Jennifer Robertson is seeking reimbursement for the C$300,000 she spent to secure court-approved creditor protection for QuadrigaCX.
Coin Rivet has been reporting on the QuadrigaCX saga which started with the untimely death of CEO Gerald Cotten.
Mr Cotten was reportedly the only person at QuadrigaCX who had the private keys to access the exchange’s funds. It is believed that around $190 million worth of funds had been lost as a result of the incident.
A report from Ernst & Young – the monitor for the case – has also revealed that since April 2018, five out of six cold wallets belonging to QuadrigaCX were found to be ‘empty‘.
QuadrigaCX has since been granted an additional 45-day period to find the missing funds.
The shuttered cryptocurrency exchange sought court-approved creditor protection to keep clients owed millions at bay while it searches for the missing funds. Robertson fronted the money, which set her back C$300,000.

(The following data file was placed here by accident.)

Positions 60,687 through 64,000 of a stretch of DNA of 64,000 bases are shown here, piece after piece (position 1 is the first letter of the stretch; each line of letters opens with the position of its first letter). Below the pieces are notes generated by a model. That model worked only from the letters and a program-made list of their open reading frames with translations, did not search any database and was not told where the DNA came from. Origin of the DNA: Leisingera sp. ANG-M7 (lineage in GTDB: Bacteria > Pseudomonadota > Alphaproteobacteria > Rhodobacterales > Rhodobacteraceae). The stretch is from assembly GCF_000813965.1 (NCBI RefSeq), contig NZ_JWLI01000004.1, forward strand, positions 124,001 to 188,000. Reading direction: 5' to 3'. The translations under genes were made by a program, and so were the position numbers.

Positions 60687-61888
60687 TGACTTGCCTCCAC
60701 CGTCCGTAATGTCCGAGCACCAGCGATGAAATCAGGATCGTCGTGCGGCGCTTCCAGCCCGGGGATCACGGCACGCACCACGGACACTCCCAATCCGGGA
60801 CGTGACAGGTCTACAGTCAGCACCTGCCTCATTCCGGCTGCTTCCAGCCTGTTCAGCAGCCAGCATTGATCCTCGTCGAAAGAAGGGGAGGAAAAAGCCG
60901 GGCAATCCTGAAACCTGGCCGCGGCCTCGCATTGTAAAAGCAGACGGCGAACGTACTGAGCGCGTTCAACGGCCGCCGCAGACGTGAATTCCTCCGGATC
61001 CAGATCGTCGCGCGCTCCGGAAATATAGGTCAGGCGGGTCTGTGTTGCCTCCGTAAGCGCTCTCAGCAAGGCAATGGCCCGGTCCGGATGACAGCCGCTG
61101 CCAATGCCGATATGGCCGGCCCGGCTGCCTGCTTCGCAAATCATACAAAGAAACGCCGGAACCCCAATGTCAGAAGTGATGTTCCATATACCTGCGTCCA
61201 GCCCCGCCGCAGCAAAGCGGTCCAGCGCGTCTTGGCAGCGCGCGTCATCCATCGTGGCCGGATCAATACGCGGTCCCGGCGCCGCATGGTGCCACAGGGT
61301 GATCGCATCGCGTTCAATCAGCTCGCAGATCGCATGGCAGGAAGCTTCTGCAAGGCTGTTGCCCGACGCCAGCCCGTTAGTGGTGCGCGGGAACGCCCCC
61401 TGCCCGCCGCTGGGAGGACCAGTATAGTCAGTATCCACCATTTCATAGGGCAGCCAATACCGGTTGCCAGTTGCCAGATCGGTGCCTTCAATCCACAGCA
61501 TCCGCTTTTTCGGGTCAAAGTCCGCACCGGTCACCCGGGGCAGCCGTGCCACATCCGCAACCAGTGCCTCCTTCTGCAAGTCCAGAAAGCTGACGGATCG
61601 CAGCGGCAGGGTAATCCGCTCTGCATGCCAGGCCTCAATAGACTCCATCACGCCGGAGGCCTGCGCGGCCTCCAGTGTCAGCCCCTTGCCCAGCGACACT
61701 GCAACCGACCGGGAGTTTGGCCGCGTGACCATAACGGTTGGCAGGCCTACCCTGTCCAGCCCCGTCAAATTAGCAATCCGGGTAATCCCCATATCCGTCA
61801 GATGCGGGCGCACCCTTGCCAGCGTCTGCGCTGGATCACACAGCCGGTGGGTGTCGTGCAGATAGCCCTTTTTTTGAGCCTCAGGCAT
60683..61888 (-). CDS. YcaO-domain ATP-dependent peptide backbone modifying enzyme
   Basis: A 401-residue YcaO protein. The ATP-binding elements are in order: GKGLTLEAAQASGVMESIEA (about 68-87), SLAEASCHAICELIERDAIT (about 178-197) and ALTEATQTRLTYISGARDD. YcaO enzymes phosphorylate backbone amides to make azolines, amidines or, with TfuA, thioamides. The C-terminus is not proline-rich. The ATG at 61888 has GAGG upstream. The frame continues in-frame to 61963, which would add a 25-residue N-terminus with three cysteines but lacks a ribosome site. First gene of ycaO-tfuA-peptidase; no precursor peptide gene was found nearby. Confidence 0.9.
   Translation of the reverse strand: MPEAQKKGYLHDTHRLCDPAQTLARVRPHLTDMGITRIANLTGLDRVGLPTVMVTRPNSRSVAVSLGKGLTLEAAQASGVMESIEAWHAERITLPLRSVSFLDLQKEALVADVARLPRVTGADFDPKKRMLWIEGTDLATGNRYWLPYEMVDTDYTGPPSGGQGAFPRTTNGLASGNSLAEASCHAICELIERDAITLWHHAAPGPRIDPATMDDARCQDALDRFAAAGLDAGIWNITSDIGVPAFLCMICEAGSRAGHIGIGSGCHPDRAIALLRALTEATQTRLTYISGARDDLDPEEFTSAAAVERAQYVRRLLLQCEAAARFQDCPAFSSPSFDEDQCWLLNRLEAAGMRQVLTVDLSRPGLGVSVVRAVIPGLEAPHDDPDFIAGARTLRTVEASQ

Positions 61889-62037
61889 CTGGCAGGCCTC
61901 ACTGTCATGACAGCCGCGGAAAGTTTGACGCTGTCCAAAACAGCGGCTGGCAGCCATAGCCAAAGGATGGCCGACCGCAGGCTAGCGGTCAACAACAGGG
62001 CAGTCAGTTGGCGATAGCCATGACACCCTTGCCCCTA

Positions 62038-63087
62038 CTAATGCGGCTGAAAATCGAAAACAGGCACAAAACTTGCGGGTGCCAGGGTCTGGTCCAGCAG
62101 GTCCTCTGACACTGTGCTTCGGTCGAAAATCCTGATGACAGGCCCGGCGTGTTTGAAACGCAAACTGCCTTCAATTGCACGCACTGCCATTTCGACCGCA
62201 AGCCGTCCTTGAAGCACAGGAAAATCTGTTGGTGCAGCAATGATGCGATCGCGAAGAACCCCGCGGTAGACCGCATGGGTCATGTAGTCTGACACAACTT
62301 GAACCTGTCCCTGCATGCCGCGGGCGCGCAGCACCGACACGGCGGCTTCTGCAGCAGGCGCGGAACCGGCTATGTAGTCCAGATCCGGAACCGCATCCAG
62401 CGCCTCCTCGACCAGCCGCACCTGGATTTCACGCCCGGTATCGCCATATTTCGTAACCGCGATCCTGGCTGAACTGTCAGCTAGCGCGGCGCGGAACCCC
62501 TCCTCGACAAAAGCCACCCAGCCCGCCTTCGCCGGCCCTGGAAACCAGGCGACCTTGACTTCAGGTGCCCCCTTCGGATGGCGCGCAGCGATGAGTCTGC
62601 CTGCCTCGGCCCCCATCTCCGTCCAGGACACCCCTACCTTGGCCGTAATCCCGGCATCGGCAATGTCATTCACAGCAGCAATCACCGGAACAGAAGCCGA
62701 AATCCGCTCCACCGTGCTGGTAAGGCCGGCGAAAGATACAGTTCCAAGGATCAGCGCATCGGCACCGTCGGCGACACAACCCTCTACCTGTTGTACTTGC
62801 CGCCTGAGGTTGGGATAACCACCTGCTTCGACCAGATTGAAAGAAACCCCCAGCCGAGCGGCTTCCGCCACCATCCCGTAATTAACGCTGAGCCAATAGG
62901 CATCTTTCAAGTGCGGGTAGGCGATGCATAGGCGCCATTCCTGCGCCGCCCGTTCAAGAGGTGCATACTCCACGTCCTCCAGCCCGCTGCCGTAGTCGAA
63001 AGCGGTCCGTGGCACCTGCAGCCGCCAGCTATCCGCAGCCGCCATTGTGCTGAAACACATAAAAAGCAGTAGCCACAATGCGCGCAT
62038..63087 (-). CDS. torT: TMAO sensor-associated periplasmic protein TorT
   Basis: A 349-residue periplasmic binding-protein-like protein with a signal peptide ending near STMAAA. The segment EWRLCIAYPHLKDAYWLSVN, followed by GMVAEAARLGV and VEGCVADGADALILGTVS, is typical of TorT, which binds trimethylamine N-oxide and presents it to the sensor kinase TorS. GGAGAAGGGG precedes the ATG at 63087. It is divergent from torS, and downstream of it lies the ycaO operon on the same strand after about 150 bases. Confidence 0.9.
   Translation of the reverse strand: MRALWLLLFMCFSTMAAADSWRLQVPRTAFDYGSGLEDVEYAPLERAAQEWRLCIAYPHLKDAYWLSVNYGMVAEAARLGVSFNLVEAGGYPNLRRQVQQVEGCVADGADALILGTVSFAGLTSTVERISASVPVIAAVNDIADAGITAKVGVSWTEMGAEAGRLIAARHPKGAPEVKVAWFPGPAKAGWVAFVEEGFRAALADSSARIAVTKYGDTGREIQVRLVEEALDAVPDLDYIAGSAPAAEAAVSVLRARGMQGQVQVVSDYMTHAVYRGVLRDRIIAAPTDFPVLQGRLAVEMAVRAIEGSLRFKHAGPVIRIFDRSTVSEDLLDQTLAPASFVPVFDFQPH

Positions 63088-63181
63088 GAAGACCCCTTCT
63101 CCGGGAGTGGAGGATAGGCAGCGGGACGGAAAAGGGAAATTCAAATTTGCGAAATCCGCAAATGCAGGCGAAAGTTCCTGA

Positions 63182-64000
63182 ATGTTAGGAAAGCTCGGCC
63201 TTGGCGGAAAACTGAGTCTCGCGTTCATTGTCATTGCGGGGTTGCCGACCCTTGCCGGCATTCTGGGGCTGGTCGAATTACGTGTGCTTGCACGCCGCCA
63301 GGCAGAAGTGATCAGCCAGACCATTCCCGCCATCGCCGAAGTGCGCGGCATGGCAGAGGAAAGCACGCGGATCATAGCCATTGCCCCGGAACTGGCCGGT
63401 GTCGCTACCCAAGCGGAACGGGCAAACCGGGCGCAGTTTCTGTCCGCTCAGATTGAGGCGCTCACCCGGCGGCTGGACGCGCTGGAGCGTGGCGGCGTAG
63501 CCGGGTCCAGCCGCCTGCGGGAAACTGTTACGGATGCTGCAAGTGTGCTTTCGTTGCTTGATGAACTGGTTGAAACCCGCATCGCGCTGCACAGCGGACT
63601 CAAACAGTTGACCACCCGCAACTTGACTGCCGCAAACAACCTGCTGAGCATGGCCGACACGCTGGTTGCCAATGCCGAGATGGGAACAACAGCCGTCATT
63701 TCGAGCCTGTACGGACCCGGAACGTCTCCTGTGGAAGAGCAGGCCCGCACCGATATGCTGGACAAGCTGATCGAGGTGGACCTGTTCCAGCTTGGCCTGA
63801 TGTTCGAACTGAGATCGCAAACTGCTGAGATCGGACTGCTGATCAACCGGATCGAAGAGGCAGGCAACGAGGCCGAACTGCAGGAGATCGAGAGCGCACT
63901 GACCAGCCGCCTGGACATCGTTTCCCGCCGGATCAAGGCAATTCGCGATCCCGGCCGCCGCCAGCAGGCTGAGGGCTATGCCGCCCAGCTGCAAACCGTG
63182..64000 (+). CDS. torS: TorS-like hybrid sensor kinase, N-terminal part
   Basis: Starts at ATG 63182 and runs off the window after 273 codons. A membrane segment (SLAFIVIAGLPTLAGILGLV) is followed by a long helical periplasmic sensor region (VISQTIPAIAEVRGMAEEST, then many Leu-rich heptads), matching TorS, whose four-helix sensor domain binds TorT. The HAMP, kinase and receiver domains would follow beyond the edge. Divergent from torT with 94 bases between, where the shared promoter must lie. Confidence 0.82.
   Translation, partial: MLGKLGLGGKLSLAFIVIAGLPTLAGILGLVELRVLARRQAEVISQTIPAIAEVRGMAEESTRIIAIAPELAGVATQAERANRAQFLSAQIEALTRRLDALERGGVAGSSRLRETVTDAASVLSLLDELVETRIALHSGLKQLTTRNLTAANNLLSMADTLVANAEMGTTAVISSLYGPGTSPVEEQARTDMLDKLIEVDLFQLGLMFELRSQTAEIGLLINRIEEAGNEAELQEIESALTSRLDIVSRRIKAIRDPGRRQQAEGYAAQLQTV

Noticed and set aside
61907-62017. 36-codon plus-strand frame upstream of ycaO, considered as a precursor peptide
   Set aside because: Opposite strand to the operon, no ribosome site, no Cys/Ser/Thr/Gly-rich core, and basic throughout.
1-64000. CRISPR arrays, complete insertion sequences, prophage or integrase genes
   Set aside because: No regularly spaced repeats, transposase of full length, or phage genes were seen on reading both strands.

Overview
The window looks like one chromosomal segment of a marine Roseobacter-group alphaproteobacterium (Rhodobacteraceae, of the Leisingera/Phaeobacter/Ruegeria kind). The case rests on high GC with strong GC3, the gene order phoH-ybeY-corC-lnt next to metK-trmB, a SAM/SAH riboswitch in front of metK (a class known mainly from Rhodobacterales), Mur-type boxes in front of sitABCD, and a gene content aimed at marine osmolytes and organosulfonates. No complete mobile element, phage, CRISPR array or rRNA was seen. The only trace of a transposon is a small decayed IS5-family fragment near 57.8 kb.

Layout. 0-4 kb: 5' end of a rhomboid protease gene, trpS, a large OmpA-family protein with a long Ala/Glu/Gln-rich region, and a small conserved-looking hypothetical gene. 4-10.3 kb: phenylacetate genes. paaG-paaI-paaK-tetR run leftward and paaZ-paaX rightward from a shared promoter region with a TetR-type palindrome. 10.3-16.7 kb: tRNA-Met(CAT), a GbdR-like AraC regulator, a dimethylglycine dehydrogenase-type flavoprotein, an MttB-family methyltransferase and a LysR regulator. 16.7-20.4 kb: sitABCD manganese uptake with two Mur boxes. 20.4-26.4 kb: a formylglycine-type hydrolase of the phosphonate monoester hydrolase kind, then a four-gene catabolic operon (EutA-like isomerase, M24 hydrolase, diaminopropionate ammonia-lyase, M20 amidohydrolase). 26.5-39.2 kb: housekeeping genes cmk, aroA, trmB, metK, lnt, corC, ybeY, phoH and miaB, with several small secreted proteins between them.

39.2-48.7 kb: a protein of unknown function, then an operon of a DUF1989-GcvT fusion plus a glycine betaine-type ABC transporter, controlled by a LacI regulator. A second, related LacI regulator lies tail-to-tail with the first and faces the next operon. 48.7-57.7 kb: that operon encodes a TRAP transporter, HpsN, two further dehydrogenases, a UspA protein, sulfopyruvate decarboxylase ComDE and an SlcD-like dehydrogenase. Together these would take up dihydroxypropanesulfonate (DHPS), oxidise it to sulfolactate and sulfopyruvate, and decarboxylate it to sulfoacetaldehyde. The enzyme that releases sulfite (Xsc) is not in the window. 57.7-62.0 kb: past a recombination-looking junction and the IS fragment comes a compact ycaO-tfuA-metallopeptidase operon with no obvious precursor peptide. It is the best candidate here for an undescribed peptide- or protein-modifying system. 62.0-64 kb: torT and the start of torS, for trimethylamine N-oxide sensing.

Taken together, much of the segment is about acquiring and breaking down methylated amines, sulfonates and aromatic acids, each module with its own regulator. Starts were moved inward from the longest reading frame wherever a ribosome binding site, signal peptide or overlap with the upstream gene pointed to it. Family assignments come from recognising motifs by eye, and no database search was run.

According to Bloomberg, half of this money has been spent on professional fees tied to filing for the Companies’ Creditors Arrangement Act alongside appointing new directors for the firm.
Robertson is now requesting that she be reimbursed for the money she fronted – while Quadriga customers are still without their money.
QuadrigaCX has set aside C$24.7 million in a disbursement account, according to a report from Ernst & Young.
Reportedly, the cash flow report signed by Robertson on March 1st 2019 reveals there will be C$1.1 million in disbursements from March 2nd to March 8th.
This includes C$300,000 for “repayment of shareholder advances” alongside C$200,000 for Ernst & Young.
An additional C$250,000 will be given to Ernst & Young’s lawyers while C$229,842 will be given to Quadriga’s lawyers.
Finally, C$17,000 will be given to independent contractors.
Robertson’s repayment has reportedly concerned the law firm representing QuadrigaCX clients who are still owed C$260 million in cash and crypto following the firm’s closure.
Have you missed the drama surrounding QuadrigaCX? Discover how five out of six cold wallets belonging to the exchange were found to be ’empty’.